When is an invitation to debate genuine and when is an invitation political theater? It all depends on whether the invitation is made in good faith, and Democratic candidate Shelli Yoder’s invitation was not in good faith.
Last week, Yoder challenged incumbent Congressman Todd Young to a series of 13 debates, one in each county in the Ninth District. This is not an unusual request by any means. Challengers are usually the first to request debates, and challengers of both parties have often requested debates in every county of their districts. The problem is that Yoder’s challenge was not delivered in good faith, as the Young campaign explained in a press release:
Our opponent delivered a letter to our office less than 15 minutes before sending out a press release, and that letter asked us to contact them even while omitting contact information.
Yoder’s request was made for the purpose of getting media attention, not for the purpose of working with the Young campaign to set up a series of debates around the Ninth District. The fact that the Yoder campaign did not even include contact information in a letter delivered mere minutes before it was blasted to the news media should tell voters all they need to know about the sincerity of Yoder’s challenge.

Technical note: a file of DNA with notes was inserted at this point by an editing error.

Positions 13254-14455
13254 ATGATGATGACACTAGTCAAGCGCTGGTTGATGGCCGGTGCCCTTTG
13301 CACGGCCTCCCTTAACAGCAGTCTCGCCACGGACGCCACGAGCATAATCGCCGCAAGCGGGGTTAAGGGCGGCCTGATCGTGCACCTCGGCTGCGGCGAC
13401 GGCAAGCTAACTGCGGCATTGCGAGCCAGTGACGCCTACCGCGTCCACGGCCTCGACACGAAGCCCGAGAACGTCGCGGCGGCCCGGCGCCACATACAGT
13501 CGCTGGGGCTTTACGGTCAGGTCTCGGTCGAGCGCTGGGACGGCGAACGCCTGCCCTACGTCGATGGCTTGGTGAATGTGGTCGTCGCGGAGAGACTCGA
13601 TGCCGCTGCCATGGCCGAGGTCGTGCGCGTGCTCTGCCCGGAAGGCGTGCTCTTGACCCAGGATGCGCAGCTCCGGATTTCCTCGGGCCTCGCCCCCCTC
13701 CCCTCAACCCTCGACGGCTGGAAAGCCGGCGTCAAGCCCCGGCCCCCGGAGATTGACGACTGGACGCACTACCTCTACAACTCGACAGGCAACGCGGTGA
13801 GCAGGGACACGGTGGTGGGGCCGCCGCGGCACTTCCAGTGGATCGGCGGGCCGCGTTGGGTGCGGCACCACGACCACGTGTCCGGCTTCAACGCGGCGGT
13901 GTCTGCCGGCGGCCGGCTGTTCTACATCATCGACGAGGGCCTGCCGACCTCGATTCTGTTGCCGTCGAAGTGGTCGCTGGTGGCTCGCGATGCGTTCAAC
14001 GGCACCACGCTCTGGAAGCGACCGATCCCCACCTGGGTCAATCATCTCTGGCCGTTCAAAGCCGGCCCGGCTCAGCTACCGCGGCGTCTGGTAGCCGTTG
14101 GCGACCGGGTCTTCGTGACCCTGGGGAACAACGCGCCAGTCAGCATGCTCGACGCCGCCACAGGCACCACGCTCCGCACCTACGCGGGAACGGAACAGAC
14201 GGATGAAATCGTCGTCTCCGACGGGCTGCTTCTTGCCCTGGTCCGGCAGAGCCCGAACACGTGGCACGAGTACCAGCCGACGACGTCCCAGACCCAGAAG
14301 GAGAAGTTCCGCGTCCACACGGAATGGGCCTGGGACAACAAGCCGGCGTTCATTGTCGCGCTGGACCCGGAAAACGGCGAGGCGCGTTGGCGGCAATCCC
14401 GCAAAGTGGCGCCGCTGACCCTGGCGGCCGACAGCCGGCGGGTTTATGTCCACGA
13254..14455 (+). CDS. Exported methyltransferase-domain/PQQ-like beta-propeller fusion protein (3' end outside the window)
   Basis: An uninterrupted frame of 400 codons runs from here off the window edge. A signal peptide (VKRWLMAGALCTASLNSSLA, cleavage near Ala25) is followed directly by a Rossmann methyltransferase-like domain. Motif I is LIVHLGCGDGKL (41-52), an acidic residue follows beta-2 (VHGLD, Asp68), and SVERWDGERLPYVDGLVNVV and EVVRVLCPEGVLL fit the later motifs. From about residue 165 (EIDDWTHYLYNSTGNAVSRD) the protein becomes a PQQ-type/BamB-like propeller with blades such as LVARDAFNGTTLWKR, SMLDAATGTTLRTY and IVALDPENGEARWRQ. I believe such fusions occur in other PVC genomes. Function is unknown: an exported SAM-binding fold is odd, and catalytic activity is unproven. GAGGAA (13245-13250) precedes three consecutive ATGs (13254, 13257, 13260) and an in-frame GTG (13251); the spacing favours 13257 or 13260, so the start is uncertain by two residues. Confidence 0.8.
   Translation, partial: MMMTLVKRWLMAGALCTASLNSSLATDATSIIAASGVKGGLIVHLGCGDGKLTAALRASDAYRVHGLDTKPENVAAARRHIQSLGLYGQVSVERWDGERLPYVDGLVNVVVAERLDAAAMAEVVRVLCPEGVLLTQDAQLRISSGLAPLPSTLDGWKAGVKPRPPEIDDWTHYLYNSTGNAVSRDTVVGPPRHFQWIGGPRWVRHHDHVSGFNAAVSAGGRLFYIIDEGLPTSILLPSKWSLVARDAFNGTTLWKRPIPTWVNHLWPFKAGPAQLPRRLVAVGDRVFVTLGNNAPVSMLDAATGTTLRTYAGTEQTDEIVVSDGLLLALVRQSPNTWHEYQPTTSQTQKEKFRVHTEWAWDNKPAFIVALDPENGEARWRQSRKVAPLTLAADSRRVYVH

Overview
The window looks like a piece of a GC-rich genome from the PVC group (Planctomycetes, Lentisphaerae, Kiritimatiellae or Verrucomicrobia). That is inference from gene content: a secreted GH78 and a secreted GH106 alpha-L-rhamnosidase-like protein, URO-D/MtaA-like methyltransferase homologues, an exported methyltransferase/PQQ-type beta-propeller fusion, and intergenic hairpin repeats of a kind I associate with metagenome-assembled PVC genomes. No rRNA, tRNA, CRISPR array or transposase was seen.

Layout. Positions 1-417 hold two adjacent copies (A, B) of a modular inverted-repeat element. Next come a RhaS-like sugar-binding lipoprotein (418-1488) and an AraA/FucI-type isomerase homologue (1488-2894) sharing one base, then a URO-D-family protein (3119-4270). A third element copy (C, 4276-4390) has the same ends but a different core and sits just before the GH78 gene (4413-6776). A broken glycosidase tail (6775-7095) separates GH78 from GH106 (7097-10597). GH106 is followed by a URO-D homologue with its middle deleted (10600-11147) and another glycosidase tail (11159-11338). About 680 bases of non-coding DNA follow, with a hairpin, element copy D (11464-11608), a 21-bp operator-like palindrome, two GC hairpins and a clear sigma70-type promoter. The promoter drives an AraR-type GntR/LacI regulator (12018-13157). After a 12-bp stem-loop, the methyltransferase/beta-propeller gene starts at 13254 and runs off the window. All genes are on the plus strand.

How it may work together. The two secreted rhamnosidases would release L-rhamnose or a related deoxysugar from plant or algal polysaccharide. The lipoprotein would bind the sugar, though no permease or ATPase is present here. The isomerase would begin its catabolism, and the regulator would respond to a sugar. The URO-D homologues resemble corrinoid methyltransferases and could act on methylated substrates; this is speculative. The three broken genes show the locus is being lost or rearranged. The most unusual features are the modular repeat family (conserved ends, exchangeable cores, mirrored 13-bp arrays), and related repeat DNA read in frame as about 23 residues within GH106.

The problem now is that there is most likely a trust issue. I know if I were running for Congress and my opponent delivered a challenge in bad faith, I would be reluctant to work with her and would want to document every single exchange with that opponent’s campaign. Yoder may well have damaged the Young campaign’s willingness to work with her by delivering an insincere “challenge” that was only for the news media and not for the Young campaign itself.
Despite Yoder’s bad faith challenge, Young should prove himself to be the bigger person by working with Yoder to develop a schedule where debates can take place. However, Yoder needs to prove herself trustworthy. Yoder needs to demonstrate that she is actually interested in discussing the issues with Young and providing contrast to the voters, not merely in getting media attention (especially in a sympathetic hometown newspaper) for its own sake.